The problem for us is that Audrey can't stand the repetition in the script, which has us doing the same sounds three times slowly and then 3 times fast, in 5 or 6 different permutations, when she already got the point the first time. I can't say I blame her. So I've had to let go of the script and just move quickly through the stuff that's boringly easy. Of course the challenge is not to skip anything important in our haste. And it's a real challenge: so far it's all boringly easy, but some of it is pretty important. So it's a balancing act.
One thing that works great is to put her in the driver's seat. So I'll let her play the parent role and I'll play the kid role from the script. The way this book works is that the parent controls the speed that the kid sounds out words by moving their finger one letter at a time. So Audrey thinks it's great fun to be in charge of pointing so she can make Dad stretch mmmmmmmaaaaaaaaaaaaaaaaaaaat out over a full 90 seconds and then say it 30 more times inside of 10 seconds. One way or another, she's getting the point about the sounds that the letters make and how they fit together.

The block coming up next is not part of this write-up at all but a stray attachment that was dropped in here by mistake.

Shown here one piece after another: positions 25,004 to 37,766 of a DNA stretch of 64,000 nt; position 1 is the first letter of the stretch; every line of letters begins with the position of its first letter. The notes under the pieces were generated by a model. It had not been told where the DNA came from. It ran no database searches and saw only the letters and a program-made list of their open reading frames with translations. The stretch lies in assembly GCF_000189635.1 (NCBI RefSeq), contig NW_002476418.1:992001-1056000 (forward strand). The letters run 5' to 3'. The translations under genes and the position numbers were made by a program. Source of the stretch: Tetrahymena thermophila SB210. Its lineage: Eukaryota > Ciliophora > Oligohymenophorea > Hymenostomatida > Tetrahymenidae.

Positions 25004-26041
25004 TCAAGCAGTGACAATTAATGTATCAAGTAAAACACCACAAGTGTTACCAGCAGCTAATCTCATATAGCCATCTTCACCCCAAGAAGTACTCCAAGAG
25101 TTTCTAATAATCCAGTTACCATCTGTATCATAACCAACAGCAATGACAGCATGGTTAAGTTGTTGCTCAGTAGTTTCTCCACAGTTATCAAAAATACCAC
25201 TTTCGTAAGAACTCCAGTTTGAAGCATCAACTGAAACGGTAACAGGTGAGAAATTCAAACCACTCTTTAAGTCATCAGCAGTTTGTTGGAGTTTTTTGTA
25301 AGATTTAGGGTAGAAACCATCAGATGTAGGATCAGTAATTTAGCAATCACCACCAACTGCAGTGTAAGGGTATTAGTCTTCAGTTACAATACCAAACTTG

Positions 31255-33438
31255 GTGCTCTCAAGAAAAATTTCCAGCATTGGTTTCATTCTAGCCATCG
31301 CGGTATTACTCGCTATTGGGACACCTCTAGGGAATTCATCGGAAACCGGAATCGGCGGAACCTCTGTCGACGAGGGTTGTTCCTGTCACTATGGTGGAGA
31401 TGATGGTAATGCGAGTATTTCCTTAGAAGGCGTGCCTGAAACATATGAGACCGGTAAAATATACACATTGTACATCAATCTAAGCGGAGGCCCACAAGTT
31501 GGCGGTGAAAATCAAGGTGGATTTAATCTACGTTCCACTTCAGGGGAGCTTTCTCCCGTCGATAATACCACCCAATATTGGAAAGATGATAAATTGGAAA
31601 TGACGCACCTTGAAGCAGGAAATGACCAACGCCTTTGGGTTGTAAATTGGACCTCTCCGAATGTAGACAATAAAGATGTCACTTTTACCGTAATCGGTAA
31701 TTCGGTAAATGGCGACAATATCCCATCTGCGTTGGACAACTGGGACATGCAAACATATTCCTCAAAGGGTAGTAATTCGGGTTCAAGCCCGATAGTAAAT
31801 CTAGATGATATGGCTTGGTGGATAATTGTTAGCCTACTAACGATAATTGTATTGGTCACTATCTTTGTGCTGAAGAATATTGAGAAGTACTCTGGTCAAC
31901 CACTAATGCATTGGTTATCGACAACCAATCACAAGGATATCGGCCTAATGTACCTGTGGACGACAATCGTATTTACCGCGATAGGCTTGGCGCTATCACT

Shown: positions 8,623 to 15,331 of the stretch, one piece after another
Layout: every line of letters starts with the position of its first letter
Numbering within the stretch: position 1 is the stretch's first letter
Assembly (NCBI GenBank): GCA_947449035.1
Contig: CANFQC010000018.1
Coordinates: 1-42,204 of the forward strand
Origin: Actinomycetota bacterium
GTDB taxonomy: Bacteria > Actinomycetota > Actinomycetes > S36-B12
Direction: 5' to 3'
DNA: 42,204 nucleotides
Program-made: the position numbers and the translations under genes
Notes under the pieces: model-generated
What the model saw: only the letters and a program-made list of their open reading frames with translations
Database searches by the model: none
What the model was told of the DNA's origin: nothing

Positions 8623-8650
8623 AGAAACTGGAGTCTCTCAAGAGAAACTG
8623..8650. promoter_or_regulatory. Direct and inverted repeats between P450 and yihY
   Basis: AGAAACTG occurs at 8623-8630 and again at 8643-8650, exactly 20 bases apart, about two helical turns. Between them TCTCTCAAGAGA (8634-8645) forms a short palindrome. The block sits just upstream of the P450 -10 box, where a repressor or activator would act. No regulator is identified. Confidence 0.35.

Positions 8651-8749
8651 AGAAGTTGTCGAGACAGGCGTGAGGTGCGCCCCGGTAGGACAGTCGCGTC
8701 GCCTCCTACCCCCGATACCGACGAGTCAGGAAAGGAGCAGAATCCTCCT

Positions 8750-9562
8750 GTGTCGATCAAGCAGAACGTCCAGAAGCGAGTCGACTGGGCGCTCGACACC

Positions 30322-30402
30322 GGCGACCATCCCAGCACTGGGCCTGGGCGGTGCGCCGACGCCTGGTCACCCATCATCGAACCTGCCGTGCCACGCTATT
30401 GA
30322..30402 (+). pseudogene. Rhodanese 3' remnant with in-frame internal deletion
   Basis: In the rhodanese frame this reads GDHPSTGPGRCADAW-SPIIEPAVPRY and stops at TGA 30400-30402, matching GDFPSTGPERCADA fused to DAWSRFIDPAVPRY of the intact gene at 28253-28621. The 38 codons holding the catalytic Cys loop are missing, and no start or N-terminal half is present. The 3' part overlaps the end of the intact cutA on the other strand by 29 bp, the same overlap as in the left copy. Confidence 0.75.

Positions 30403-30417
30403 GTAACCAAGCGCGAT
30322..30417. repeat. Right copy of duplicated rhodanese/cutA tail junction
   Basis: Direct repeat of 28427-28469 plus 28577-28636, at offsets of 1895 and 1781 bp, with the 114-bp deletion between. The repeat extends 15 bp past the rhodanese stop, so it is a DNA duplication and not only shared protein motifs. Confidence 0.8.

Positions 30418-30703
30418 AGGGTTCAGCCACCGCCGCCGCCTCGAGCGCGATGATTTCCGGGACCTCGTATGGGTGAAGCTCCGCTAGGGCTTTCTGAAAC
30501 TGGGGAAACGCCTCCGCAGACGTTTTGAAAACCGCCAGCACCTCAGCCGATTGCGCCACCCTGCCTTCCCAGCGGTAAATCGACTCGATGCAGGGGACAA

Another key thing I've learned is to understand when she's telling me that we're going too slowly, and how to acknowledge what she's telling me and re-engage her. When she starts to horse around with stuff in the immediate vicinity, or starts doing gymnastics in the middle of an exercise, that's the cue. Earlier, that would really get under my skin and I'd express my exasperation to her. No wonder she began to rebel against "learning to read" as such. She saw it as a time to sit down with Dad, have no fun, and then get in trouble. So my approach now is to stop the lesson and go ahead and horse around with her for a couple minutes, then return to the lesson and skip to the next part. That seems to work. For now.
The trickiest of all my moves is that when I've tried and failed to bring her back to the lesson several times, I'll say, "OK well that seems like enough for tonight." She'll then beg to keep going and promise, promise, promise that she can pay attention. My reply is just that we'll have the next lesson to look forward to for tomorrow. This way I leave her wishing for more "word games" as we now call learning to read. It works so much better than dragging her through a lesson that she just can't focus on.
I'd say the biggest lesson for me so far is to understand her needs by looking at the experience from her point of view. It's actually pretty easy for me when I let myself do it, since there's a part of me that identifies very easily with 4-year-olds.